Solar panels are simply a P-N junction of a semiconductor, constructed in such way that the maximum junction area is exposed to light. Tempered glass is used to cover the cells so that they are protected from the environment. The textured cell surface and the tempered glass together reduce the reflection of the light. A single P-N junction cell does not produce much voltage. Hence, a solar module consists of several solar cells connected in series to achieve the desired output voltage and power.
Figure 2: A typical solar cell structure
The solar panels can be broadly categorized as bulk silicon solar cells and thin film solar cells. The bulk solar cells are made from 180-240 μm thick self supporting silicon wafers. The wafers are processed to make a P-N junction and then connected together to form a solar cell module. Bulk solar cells are also referred as crystalline solar cells. They can be further categorized into mono-crystalline and poly-crystalline form. Mono-crystalline wafers are cut from cylindrical ingots of silicon crystal; hence, they are expensive, but make highly efficient solar modules. Poly-crystalline silicon cells are made from cast square ingots, making them less expensive to produce than mono-crystalline. However, polycrystalline silicon cells are less efficient.
Thin film solar cells are made by depositing a thin layer of photovoltaic material on a substrate. The layer thickness can vary. The processing cost for the thin film is much lower than the bulk silicon solar cell's hence they are lower in cost. On the flip side, they are less efficient. The various materials used in thin film silicon cell deposition have different light absorption properties. Such layers can be stacked up to form a multilayer thin film solar cell, which are often referred as tandem cells. With the multilayer structure, the overall efficiency can be increased. Thin film cells can also be formed in various kinds of surfaces. This has opened up a new application area of solar panels like in roof tiles and other uneven surfaces.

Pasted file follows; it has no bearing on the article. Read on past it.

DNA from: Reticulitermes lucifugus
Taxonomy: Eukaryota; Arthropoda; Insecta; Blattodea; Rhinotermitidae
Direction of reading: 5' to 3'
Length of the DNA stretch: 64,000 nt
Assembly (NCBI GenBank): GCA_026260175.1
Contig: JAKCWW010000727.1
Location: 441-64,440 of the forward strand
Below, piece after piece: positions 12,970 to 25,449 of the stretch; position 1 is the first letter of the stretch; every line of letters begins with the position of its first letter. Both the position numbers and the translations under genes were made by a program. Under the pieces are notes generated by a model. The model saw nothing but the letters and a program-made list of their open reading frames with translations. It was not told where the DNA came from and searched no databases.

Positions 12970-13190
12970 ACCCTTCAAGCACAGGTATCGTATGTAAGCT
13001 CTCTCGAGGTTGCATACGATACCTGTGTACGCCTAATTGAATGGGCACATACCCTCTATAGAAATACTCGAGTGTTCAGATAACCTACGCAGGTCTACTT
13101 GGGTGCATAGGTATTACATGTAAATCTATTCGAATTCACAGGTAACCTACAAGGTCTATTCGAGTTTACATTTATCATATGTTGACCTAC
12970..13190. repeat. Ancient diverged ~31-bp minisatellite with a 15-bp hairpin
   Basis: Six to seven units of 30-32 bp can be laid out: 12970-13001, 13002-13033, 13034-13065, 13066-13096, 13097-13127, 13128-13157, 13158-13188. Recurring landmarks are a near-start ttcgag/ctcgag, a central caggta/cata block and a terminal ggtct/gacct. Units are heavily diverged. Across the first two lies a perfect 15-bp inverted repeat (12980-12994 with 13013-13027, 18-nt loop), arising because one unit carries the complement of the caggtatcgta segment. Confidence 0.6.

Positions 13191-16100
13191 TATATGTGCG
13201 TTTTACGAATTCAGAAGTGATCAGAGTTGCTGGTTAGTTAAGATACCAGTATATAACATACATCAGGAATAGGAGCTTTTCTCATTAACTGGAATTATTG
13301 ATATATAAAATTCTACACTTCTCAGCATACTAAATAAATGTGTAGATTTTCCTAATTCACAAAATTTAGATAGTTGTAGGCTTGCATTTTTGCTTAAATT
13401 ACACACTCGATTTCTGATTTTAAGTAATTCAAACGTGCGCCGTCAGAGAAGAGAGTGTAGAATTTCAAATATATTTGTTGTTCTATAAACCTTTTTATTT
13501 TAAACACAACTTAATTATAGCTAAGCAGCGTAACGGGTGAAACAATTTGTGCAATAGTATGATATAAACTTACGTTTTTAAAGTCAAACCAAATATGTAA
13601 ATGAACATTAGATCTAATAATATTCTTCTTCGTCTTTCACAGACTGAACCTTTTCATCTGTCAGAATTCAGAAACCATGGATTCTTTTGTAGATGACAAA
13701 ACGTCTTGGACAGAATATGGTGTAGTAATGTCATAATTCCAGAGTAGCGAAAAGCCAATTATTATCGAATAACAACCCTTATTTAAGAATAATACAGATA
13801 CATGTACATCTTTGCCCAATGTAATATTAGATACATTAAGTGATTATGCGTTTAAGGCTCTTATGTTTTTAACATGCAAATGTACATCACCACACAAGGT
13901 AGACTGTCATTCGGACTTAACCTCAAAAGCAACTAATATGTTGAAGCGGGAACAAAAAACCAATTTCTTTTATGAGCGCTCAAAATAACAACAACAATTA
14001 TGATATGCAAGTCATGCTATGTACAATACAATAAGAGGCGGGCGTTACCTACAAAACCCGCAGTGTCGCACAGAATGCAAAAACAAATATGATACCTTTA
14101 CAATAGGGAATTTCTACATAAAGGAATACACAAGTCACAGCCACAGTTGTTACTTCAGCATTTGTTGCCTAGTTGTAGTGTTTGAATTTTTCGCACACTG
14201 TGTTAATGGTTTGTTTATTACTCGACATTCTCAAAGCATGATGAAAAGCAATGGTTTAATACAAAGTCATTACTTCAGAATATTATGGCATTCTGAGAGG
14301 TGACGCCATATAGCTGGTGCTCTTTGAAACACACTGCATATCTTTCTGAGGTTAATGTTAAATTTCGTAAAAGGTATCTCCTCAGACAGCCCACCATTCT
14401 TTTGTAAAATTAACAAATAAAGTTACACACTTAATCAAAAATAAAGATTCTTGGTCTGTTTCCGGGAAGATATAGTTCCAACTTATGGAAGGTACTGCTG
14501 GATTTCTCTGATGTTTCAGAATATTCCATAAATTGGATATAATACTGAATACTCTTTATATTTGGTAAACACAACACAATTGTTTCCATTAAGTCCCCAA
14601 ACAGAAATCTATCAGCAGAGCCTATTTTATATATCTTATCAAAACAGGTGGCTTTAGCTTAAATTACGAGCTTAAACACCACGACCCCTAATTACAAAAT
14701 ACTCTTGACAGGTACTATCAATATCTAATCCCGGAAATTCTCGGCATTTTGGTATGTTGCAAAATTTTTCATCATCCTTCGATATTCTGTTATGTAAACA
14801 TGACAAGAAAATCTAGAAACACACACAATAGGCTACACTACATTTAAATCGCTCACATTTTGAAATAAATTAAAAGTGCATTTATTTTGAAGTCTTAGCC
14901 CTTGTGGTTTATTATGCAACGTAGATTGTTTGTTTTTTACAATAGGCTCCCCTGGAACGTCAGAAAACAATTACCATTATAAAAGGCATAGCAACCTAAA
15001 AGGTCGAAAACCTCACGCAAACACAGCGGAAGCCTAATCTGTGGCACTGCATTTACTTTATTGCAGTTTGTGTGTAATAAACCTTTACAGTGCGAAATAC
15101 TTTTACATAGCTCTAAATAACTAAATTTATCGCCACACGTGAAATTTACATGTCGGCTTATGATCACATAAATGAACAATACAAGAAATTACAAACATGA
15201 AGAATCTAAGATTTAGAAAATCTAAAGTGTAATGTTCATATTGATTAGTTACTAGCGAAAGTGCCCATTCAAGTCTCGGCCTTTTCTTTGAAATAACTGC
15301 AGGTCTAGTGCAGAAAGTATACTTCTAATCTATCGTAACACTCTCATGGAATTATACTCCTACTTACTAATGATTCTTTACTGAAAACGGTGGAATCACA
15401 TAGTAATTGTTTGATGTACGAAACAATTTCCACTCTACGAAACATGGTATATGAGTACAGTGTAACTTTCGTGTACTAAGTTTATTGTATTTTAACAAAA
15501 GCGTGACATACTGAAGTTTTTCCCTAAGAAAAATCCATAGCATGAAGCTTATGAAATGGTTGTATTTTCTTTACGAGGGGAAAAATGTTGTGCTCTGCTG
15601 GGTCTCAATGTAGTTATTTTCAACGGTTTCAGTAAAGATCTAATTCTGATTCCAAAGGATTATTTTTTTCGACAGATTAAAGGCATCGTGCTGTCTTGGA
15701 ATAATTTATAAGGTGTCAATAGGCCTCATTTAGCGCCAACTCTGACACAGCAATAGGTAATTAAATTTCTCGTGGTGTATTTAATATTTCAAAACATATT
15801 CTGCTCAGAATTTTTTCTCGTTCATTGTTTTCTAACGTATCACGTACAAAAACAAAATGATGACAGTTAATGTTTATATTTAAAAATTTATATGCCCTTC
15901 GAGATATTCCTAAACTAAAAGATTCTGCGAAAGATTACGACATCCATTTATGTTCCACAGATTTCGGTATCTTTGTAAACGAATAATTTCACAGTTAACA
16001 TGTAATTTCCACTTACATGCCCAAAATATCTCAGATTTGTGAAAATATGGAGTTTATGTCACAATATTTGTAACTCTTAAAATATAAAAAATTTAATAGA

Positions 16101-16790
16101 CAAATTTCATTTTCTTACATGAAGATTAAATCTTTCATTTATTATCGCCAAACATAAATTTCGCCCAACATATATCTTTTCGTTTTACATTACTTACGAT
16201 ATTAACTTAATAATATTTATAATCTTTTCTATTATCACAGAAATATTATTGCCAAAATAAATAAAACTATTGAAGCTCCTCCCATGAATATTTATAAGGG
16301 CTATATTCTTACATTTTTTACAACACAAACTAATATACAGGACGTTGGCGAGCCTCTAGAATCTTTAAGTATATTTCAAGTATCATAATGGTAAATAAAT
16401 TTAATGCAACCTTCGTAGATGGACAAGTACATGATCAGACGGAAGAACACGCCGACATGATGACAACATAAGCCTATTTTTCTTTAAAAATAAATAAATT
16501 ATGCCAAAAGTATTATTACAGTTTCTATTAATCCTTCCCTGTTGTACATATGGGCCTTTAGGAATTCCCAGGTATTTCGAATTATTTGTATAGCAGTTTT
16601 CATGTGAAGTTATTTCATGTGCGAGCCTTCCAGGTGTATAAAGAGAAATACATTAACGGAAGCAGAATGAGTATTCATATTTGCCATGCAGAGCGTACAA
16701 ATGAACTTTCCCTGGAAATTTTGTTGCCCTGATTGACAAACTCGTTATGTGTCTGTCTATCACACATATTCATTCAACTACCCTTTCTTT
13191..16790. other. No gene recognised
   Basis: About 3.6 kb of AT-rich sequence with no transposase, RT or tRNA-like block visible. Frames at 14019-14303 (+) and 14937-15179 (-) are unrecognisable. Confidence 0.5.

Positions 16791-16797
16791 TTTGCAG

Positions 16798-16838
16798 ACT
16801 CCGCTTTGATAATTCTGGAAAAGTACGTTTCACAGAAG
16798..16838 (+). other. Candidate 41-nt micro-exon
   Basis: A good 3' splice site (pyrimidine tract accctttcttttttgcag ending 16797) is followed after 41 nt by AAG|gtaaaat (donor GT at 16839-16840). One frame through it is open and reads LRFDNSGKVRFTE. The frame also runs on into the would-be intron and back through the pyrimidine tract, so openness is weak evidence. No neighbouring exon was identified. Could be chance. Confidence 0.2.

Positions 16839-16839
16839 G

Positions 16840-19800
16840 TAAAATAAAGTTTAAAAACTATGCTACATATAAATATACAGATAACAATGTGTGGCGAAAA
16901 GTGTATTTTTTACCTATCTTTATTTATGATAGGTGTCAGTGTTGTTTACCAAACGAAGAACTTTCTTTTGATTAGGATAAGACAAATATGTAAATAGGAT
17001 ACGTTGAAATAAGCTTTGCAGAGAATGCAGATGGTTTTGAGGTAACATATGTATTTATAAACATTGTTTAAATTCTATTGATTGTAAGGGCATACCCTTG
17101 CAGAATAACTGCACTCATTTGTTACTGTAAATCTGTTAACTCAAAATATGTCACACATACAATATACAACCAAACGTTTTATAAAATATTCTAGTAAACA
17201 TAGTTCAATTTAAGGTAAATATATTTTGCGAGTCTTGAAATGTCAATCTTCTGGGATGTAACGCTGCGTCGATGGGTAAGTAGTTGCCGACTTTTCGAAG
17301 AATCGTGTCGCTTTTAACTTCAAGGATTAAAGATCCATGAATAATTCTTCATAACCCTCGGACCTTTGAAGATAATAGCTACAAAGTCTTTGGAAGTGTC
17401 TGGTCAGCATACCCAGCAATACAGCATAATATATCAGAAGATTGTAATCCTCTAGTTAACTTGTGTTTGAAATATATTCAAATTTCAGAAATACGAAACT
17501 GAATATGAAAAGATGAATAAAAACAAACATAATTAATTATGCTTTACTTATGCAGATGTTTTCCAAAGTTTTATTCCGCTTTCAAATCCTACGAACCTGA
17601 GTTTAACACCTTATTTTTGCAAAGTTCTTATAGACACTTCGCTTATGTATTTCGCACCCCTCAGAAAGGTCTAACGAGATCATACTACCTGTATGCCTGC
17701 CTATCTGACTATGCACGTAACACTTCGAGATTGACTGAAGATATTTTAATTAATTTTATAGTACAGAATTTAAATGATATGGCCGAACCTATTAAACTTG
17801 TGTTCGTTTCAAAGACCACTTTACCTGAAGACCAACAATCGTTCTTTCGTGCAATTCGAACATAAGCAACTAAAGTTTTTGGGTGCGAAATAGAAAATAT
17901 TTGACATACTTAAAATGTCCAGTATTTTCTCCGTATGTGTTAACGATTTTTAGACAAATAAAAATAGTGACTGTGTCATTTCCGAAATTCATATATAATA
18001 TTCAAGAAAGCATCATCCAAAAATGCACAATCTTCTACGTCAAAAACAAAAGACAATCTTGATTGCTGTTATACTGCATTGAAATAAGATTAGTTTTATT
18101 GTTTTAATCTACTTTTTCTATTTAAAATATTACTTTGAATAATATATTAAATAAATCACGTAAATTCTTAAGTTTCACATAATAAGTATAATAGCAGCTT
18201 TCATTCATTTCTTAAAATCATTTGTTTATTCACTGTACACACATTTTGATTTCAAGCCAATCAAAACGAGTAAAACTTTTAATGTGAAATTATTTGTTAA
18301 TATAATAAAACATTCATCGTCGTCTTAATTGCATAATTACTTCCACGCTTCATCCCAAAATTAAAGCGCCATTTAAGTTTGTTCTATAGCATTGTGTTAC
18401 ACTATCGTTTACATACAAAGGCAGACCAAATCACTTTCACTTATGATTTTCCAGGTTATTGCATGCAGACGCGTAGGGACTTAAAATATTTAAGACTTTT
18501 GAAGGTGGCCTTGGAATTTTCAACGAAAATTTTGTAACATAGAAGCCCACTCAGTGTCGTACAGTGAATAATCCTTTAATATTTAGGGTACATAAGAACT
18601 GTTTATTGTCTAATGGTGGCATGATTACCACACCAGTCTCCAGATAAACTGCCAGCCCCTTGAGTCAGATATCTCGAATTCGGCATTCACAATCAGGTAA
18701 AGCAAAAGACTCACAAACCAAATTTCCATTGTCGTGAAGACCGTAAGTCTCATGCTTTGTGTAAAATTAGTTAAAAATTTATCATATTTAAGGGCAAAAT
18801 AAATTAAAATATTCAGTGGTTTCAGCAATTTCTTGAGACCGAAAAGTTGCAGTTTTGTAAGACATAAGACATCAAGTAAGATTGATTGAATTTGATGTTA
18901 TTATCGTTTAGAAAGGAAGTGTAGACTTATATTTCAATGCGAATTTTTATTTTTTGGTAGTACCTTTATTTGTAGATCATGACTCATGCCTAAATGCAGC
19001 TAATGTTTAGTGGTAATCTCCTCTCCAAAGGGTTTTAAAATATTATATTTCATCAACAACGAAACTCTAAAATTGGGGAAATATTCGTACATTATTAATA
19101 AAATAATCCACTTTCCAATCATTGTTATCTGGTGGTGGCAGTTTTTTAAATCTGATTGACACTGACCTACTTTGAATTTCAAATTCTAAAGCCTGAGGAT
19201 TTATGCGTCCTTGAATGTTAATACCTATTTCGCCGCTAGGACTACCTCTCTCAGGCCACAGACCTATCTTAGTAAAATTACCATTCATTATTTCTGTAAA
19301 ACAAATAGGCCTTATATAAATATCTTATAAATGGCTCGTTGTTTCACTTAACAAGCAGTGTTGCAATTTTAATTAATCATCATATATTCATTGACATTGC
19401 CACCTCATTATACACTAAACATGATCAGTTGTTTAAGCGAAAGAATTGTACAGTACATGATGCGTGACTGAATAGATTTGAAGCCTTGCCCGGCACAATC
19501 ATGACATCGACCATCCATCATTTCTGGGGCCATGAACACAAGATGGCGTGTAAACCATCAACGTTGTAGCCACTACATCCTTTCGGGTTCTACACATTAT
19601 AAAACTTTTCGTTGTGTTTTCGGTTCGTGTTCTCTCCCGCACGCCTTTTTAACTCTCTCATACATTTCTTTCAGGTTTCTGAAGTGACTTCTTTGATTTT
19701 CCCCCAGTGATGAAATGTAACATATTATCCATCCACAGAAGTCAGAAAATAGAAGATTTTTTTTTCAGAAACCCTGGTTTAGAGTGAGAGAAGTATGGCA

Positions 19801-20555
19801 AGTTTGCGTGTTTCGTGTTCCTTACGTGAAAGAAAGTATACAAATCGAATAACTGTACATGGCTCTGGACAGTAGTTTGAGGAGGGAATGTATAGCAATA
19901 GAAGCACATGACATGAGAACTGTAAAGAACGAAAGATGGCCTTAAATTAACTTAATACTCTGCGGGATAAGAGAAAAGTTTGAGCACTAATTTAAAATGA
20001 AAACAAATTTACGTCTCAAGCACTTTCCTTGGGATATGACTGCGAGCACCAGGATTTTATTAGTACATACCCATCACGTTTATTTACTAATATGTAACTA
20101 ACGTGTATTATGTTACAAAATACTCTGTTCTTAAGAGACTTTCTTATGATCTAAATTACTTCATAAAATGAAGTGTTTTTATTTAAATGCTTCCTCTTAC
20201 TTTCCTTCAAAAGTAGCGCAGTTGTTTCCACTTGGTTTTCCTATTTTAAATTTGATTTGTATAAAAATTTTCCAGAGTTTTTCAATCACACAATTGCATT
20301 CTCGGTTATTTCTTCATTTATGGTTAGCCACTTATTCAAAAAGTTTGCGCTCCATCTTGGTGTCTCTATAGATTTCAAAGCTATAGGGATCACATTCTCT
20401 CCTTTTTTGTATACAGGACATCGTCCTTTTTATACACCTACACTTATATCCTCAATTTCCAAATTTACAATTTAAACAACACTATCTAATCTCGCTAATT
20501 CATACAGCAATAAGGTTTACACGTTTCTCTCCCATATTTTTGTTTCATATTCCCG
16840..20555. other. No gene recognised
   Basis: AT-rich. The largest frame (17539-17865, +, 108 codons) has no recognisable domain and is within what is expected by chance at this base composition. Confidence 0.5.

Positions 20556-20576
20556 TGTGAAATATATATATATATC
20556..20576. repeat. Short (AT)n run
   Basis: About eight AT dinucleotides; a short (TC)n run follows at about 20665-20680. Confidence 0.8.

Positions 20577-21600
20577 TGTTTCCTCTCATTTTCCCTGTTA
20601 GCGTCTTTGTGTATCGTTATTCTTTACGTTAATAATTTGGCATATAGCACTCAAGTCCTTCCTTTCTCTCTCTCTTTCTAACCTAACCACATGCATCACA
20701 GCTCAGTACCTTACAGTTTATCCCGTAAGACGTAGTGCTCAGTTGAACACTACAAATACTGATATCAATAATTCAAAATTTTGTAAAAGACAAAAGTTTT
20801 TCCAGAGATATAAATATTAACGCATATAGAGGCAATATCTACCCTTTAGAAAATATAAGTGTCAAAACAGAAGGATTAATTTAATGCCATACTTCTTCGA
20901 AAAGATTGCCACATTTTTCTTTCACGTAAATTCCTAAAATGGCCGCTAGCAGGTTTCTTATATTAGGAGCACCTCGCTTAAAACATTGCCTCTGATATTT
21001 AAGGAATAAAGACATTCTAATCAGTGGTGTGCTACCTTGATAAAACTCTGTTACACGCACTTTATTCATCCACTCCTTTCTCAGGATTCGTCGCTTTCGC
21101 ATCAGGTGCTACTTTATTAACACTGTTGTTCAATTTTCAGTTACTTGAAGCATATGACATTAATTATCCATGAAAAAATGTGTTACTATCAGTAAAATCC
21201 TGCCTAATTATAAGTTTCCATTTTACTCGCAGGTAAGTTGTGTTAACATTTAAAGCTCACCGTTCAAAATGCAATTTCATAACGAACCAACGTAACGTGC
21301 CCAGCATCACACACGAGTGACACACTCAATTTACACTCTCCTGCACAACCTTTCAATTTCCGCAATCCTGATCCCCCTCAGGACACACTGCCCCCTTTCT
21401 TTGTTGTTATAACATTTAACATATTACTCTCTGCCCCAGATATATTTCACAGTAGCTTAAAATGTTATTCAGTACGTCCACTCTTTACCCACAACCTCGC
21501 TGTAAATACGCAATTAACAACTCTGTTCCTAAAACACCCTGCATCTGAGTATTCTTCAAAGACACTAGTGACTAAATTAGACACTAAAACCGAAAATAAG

Inverters and chargers
The electricity generated from solar panels cannot be directly used to power appliances, as the current voltage profile is not constant over different times of the day. It also varies widely with applied loads. Electricity generated from the solar panels is DC. Most of the appliances we use require AC as input supply. Hence, in most of the applications, inverters are used with solar electricity to convert DC to AC with fixed frequency and voltage.
Sunlight is available in the daytime only. Hence, the solar system cannot generate energy at night. In some applications, a battery is used to store energy during daytime so that it can be used at night. These applications require a battery charger. The battery charger used for this purpose is different than ordinary domestic chargers available, as the charger input is DC generated from solar panels. In either the case of a battery charger or inverter, the best unit is one that uses the benefits of the Maximum Power Point (MPP) of the solar module.
A solar module can be assumed to be a DC voltage source whose internal impedance varies over temperature or amount of light striking its surface. The condition of light can be like daylight and evening light, partial shadow, etc.
Basic energy transfer theory dictates that for maximum power transfer, the source impedance and the load impedance have to be equal. In the case of solar panels, the source impedance varies with environmental conditions. Hence, to get the most out of a panel, the load connected to it must have varying impedence and should always be equal to the panel's impedence. The inverter and charger which fulfill these conditions as a load to the solar panel is called Maximum Power Point Tracking (MPPT) device. MPPT is very important to utilize solar panel efficiently on various environmental conditions.